Because diphtheria must be treated as quickly as possible, doctors usually make the diagnosis on the basis of the visible symptoms without waiting for test results.
In making the diagnosis, the doctor examines the patient's eyes, ears, nose, and throat in order to rule out other diseases that may cause fever and sore throat, such as infectious mononucleosis, a sinus infection, or strep throat. The most important single symptom that suggests diphtheria is the membrane. When a patient develops skin infections during an outbreak of diphtheria, the doctor will consider the possibility of cutaneous diphtheria and take a smear to confirm the diagnosis.

Laboratory tests

The diagnosis of diphtheria can be confirmed by the results of a culture obtained from the infected area. Material from the swab is put on a microscope slide and stained using a procedure called Gram's stain. The diphtheria bacillus is called Gram-positive because it holds the dye after the slide is rinsed with alcohol. Under the microscope, diphtheria bacilli look like beaded rod-shaped cells, grouped in patterns that resemble Chinese characters. Another laboratory test involves growing the diphtheria bacillus on a special material called Loeffler's medium.


Diphtheria is a serious disease requiring hospital treatment in an intensive care unit if the patient has developed respiratory symptoms. Treatment includes a combination of medications and supportive care:


The most important step is prompt administration of diphtheria antitoxin, without waiting for laboratory results. The antitoxin is made from horse serum and works by neutralizing any circulating exotoxin. The doctor must first test the patient for sensitivity to animal serum. Patients who are sensitive (about 10%) must be desensitized with diluted antitoxin, since the antitoxin is the only specific substance that will counteract diphtheria exotoxin. No human antitoxin is available for the treatment of diphtheria.
The dose ranges from 20,000-100,000 units, depending on the severity and length of time of symptoms occurring before treatment. Diphtheria antitoxin is usually given intravenously.


Antibiotics are given to wipe out the bacteria, to prevent the spread of the disease, and to protect the patient from developing pneumonia. They are not a substitute for treatment with antitoxin. Both adults and children may be given penicillin, ampicillin, or erythromycin. Erythromycin appears to be more effective than penicillin in treating people who are carriers because of better penetration into the infected area.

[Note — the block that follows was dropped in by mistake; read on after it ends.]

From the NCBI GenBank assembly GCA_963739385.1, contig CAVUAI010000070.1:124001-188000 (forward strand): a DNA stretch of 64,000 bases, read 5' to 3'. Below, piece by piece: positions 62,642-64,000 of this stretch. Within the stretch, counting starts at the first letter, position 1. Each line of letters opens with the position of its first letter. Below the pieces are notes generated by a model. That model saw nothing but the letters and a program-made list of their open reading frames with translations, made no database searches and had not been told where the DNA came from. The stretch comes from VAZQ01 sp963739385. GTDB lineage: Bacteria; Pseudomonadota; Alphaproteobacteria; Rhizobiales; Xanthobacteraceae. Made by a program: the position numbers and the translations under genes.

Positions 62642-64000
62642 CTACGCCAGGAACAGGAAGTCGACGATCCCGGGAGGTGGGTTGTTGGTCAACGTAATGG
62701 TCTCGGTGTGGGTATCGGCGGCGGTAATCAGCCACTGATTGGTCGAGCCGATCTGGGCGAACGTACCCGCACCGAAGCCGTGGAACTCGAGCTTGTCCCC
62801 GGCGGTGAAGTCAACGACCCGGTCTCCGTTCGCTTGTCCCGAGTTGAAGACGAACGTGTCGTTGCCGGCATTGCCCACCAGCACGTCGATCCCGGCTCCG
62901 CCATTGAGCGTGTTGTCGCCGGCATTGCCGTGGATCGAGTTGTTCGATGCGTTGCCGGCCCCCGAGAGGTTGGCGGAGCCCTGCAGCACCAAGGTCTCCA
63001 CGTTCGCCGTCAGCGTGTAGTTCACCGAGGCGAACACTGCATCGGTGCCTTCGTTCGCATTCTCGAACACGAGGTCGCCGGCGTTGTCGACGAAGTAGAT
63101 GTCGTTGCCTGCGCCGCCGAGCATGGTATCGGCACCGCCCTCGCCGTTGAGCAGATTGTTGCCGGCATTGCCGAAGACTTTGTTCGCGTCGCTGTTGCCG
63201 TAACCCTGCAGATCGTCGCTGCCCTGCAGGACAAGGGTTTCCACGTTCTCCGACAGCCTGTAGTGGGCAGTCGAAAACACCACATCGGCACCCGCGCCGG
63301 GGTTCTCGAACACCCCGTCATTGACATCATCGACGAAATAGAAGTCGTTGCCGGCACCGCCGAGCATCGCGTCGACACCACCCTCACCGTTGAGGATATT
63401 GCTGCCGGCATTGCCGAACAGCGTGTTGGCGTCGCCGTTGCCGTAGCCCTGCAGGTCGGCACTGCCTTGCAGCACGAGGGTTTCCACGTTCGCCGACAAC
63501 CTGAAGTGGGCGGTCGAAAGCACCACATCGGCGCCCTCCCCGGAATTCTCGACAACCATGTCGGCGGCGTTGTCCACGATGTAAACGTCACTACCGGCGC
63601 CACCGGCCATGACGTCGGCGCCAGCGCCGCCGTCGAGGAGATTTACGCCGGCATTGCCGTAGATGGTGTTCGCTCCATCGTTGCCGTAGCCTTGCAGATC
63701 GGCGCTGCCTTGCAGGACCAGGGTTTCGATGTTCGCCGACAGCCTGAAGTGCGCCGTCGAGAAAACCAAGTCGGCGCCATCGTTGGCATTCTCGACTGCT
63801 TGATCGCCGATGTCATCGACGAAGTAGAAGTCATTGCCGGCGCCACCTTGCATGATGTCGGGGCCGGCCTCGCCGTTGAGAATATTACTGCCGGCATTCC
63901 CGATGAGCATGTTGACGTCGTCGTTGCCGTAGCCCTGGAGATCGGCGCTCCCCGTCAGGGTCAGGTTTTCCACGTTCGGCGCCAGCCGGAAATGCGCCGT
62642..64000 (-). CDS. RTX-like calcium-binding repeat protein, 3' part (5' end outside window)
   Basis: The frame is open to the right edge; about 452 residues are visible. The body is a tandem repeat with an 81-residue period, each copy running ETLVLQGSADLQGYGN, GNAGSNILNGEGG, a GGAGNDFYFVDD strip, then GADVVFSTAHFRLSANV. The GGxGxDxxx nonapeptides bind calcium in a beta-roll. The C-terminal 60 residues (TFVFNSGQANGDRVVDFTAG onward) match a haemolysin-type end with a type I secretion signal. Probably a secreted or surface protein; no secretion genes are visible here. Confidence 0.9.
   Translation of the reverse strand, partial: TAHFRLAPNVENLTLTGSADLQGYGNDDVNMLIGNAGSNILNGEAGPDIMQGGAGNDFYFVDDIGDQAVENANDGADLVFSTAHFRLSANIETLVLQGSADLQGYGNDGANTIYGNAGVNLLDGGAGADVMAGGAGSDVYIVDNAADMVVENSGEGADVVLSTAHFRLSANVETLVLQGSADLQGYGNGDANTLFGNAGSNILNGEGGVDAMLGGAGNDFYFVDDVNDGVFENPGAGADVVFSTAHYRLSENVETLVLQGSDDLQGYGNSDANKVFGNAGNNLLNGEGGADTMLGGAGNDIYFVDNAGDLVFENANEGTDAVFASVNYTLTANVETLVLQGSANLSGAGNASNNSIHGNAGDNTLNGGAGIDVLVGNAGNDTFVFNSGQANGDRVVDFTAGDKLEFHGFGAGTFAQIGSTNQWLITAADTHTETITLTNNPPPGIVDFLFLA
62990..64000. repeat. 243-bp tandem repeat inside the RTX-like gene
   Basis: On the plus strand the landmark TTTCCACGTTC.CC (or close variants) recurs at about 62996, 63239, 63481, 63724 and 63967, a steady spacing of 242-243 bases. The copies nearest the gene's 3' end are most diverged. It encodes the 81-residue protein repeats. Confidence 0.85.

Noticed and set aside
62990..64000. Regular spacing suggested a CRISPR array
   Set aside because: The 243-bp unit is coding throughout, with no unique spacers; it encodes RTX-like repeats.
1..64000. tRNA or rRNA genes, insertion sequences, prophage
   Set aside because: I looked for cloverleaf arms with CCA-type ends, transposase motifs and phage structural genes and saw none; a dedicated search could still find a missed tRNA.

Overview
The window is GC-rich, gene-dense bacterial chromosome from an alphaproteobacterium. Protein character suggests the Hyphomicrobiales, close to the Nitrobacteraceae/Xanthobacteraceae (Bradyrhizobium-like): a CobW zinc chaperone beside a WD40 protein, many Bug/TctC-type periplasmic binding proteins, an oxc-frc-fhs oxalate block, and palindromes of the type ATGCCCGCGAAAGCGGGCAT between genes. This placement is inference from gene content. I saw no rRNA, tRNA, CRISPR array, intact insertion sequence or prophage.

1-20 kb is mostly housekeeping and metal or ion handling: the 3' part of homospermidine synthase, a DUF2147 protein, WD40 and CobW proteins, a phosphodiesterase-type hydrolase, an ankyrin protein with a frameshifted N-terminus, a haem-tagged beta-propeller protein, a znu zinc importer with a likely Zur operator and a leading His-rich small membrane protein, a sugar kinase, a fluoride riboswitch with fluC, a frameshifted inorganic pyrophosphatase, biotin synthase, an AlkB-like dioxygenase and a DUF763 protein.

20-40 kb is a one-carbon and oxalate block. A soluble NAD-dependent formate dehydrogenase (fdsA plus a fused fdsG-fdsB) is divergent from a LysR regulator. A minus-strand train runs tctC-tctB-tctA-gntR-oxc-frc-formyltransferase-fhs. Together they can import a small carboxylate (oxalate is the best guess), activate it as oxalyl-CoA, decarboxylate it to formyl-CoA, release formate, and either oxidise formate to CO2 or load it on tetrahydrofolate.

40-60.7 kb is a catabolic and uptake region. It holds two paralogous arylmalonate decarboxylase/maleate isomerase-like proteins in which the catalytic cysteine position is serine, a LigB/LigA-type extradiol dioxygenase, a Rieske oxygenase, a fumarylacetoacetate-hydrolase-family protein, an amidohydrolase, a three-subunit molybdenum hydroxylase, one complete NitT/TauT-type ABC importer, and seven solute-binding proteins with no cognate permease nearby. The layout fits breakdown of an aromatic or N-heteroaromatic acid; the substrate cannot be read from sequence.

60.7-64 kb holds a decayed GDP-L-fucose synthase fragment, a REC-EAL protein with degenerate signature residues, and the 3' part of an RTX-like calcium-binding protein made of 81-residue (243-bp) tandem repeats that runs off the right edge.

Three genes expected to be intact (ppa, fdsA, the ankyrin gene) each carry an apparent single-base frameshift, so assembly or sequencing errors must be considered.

Cutaneous diphtheria is usually treated by cleansing the wound thoroughly with soap and water, and giving the patient antibiotics for 10 days.

Supportive care

Diphtheria patients need bed rest with intensive nursing care, including extra fluids, oxygenation, and monitoring for possible heart problems, airway blockage, or involvement of the nervous system. Patients with laryngeal diphtheria are kept in a croup tent or high-humidity environment; they may also need throat suctioning or emergency surgery if their airway is blocked.
Patients recovering from diphtheria should rest at home for a minimum of two to three weeks, especially if they have heart complications. In addition, patients should be immunized against diphtheria after recovery, because having the disease does not always induce antitoxin formation and protect them from reinfection.

Prevention of complications

Diphtheria patients who develop myocarditis may be treated with oxygen and with medications to prevent irregular heart rhythms. An artificial pacemaker may be needed. Patients with difficulty swallowing can be fed through a tube inserted into the stomach through the nose. Patients who cannot breathe are usually put on mechanical respirators.


The prognosis depends on the size and location of the membrane and on early treatment with antitoxin; the longer the delay, the higher the death rate. The most vulnerable patients are children under age 15 and those who develop pneumonia or myocarditis. Nasal and cutaneous diphtheria are rarely fatal.


Prevention of diphtheria has four aspects:


Universal immunization is the most effective means of preventing diphtheria. The standard course of immunization for healthy children is three doses of DPT (diphtheria-tetanus-pertussis) preparation given between two months and six months of age, with booster doses given at 18 months and at entry into school. Adults should be immunized at 10 year intervals with Td (tetanus-diphtheria) toxoid. A toxoid is a bacterial toxin that is treated to make it harmless but still can induce immunity to the disease.